The Working of Regenerative Brakes

A regenerative braking system is a form of supplementary and advanced system that is common in hybrid or electric cars. According to physics, the energy produced is never destroyed. It is hence evident that every time you step on your car`s braking pedal, the kinetic energy accumulated as it moves forward goes somewhere. In most occasions, the power is directly converted into heat and apparently lost to the surrounding.

However, as technology advances, automotive engineers are keeping up with the pace and have as a result found a solution of converting the energy using regenerative kind of brakes. Thanks to the modern braking system, the energy that was prone to be lost is converted to electricity and is used to recharge the batteries of the electric or hybrid vehicles.

But how does the regenerative braking systems work? The motor propelling the car has a dual function of driving and braking. On one direction it operates as a motor hence assisting in the conversion of electric energy into mechanical potential thus driving the car forward. On the other course, it is a braking system, running in an opposite direction and takes charge as a generator and as a result, slows the car down.

At that point, the kinetic energy from the wheels moves into the generator and as it rotates the energy is converted into electric power. The electrical energy accumulated is transferred to the batteries and as a result producing the charge. The regenerative brakes help save up to 70% of the energy that could have otherwise escaped. Complex circuits are brought on board to help determine whether the motor operates in a forward or backward direction. Capacitors are at most occasions used to store the electric energy for use at a later time. It is this saved energy that assists electric vehicles to get a more extensive driving range and help reduce emissions in hybrid motor cars.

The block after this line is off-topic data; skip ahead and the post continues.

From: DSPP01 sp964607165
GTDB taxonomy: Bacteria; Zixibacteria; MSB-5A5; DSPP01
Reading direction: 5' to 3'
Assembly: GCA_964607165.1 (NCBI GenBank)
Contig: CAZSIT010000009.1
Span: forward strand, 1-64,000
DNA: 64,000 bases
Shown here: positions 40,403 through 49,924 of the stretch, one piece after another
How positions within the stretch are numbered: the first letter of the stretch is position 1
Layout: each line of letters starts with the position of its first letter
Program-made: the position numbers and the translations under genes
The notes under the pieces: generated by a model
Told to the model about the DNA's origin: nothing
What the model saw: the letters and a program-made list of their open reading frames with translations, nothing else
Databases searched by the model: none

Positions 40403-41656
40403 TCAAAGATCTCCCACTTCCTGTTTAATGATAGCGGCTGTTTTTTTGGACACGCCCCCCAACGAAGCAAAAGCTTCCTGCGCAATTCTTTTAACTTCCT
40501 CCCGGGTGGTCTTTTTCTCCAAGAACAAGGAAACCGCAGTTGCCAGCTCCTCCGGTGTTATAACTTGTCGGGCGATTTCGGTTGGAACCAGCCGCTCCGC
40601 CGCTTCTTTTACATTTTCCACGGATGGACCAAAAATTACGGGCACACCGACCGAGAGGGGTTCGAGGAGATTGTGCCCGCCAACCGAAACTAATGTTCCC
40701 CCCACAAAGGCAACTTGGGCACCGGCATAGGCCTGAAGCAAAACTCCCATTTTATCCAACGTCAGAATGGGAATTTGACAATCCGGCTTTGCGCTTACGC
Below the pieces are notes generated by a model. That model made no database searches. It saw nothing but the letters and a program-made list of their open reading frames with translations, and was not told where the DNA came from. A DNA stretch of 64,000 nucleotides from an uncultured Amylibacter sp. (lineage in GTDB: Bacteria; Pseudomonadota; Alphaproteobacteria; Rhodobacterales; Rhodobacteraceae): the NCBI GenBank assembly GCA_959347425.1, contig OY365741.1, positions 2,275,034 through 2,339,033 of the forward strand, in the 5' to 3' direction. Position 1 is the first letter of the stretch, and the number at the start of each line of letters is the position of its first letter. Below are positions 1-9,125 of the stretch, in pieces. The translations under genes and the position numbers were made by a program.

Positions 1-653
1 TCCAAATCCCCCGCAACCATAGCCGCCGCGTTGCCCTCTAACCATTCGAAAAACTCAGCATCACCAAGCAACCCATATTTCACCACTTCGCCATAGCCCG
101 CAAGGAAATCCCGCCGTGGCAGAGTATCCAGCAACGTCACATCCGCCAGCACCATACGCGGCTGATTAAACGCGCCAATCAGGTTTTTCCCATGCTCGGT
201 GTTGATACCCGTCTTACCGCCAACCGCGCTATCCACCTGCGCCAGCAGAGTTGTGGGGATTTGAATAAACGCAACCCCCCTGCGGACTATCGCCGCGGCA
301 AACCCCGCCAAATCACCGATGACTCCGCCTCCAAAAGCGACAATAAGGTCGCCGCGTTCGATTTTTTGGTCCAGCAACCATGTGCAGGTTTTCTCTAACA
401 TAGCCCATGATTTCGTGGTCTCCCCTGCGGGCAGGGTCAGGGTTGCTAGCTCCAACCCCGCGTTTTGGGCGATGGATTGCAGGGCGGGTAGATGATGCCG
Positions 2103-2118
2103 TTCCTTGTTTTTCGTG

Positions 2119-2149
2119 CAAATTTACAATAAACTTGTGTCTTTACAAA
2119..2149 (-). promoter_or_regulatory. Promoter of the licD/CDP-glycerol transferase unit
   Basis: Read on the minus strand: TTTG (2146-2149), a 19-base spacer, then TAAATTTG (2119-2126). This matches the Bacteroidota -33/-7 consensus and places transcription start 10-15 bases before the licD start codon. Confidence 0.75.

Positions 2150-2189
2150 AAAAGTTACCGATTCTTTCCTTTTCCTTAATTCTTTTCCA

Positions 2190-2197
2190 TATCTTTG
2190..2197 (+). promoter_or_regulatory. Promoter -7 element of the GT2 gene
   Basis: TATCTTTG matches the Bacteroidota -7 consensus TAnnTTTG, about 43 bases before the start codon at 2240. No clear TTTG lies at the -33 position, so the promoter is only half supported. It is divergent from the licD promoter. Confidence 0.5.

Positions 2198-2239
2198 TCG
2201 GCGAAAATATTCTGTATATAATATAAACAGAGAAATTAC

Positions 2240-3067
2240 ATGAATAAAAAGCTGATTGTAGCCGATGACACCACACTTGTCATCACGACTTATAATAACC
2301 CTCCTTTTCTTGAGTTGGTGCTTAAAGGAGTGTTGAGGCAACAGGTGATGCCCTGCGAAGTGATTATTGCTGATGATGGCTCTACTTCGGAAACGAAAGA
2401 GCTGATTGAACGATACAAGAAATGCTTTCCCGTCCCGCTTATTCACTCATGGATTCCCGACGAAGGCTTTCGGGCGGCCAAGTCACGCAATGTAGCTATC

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Carl Michael
Carl Michael captivated with the gleaming catches inside his awesome uncle's Buick Electra, it didn't take him long to get snared on the auto culture; both in the city and in hustling. Carl has worked for a noteworthy oil organization as a business agent covering a region of 40 corner stores. A while later, he turned into an escort to high positioning legislators and government authorities. Through happy stories, he investigates the connection amongst Driver and Machine. When he is not caught up with expounding on autos, he appreciates driving his 1997 Lincoln Mark VIII LSC or his 2001 Ford F150 7700.